But Phillip goes to school at night, or he's doing homework downstairs, and I'm sitting on the couch not feeling my TV or my magazines or even (I'M SORRY!) the internet. I feel purposeless. Blah.

I started thinking about writing. I realized NaNoWriMo was around the corner. I thought, "Hmm?"

On Saturday I attended a Catherine of Siena Institute workshop called Called and Gifted. It was like career counseling for churchy people. What are we good at? What do we like to do? What things do we do that make us happy? Add up your scores and figure out what committee to join!

Okay, so not QUITE like that, although there was definitely some adding up of scores. No, most of it was sitting in these TERRIBLY uncomfortable metal chairs and listening - being taught, really - by the coolest priest I've ever had the pleasure to hear. And yes, I just used "coolest" and "priest" in the same sentence.

Dudes, this guy? Was like your favorite college campus minister (for those of us who HAD a favorite campus minister) in a Roman collar. This priest could hang with any of the [many, many] fabulous speakers I got to hear during my four years in Protestant youth culture; I'd even say he'd be near the top. He was probably in his mid-thirties and had the most worldly way of speaking... and I know that probably doesn't sound like a compliment to some of you, but BELIEVE ME. It was so refreshing. So appealing and CLEAR. Maybe I just haven't been around younger priests, but I WAS sitting behind two seminarians and even they, I think, were enthralled with (and possibly intimidated by) this guy. I'm awful at repeating other people's stories (I'm awful at MY OWN stories) so you'll just have to trust me that he was hilarious, but appropriately hilarious. Entertaining but with meaning. You know? It's not like you ever forgot he was a priest. And for a while I thought maybe he just appealed to my generation, but he made all 130 participants laugh in unison, and when I was leaving an old Filipino lady sidled over to me and said, "Usually I fall asleep, but not today!"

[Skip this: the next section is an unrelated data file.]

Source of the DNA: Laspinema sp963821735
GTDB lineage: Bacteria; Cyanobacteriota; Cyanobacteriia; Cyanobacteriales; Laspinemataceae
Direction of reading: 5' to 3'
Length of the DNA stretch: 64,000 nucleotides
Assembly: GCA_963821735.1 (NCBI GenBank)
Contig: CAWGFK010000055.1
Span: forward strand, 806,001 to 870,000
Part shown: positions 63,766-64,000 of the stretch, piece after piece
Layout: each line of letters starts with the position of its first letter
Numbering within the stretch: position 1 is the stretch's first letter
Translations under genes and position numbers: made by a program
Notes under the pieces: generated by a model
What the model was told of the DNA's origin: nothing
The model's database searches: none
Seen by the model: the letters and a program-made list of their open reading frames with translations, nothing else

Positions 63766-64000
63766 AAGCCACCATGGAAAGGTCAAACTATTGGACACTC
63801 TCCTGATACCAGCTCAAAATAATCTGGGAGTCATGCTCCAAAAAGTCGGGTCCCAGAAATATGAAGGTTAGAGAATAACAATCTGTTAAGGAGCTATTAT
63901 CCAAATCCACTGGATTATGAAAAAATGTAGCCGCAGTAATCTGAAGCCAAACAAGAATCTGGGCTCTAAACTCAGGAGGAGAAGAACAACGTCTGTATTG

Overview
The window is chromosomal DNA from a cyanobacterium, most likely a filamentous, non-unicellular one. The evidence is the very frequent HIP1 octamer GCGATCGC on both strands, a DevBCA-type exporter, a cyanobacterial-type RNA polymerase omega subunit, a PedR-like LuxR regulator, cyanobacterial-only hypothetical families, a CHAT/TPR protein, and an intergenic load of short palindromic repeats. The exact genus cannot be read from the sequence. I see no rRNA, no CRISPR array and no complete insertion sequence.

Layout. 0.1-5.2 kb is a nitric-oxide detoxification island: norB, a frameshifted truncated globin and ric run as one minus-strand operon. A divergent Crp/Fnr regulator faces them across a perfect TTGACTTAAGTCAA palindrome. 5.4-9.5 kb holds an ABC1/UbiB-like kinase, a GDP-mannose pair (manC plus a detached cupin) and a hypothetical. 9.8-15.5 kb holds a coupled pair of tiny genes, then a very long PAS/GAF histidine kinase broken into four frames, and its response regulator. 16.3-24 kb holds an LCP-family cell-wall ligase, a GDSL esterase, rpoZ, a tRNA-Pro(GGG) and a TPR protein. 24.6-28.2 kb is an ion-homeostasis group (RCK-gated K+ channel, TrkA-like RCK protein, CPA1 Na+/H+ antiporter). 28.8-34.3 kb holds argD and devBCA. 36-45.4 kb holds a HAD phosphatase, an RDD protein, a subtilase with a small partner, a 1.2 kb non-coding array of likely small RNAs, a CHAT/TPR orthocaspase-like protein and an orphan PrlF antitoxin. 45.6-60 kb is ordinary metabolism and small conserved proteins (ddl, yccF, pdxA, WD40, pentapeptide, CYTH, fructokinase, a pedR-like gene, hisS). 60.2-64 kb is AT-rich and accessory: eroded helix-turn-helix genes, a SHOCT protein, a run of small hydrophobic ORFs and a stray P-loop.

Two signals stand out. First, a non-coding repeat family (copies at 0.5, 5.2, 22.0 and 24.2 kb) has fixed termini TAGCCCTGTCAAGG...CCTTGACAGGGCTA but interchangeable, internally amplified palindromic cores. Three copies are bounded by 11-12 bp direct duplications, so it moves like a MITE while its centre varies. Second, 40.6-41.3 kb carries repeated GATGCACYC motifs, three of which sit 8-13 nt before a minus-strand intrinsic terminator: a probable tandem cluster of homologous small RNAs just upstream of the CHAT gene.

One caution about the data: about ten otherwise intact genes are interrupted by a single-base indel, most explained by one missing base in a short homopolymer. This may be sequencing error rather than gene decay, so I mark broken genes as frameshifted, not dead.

It was exciting and inspiring and such a blessing to hear him speak. And not just because the lady next to me referred to him as Father What A Waste. [The priest's gifts, as determined by a layperson in the second-to-last row: Leadership, Teaching, Evangelization, Using Snark in a Priestly Fashion.]

My "Catholic Spiritual Gifts Inventory" (SIGH) (I wish it wasn't so... BUSINESSY) (I mean, doesn't that name just BUG?) was, at first, not much of a surprise. I've taken enough personality tests (and lived enough LIFE) to know that I would get a running start, tackle The Gift Of Administration and kick all other would-be claimers as far away as possible. 

But Administration was only my second highest score. My first highest score was Writing.

I know, I know that sounds like I Am The Best Writer etc. though I should think it's obvious that's not the case. It's more like... the potential to USE writing to glorify God. At least, that's how I thought of it. And that's why it was a surprise to me, because I have never really used writing in that way. I write the occasional churchy post and sometimes I write something that elicits a thank you email or two, but mostly I write because IT JUST COMES OUT. (Side note: long time friend said something like, "Don't take this the wrong way, but I just don't think I could... WRITE that much about my LIFE." To which I said, "ARE YOU CALLING ME A NARCISSIST?" Sniff! No, I knew what she meant. She meant, although she might not have realized it herself, that she is not a writer.) [Her gifts as determined by her old friend: Administration, Knowledge, Teaching, Leadership, Picking Out Way Cool Glasses.] But anyway, I was never one of those earnest girls who journalled (I have many journals, but they are all about boys, none of whom are named Jesus) and have never entertained the thought of writing as a ministry. A blurb about St. Anthony for the bulletin on his feast day? A reflection on the Gospel reading for the top of the worship aid? NO THANKS.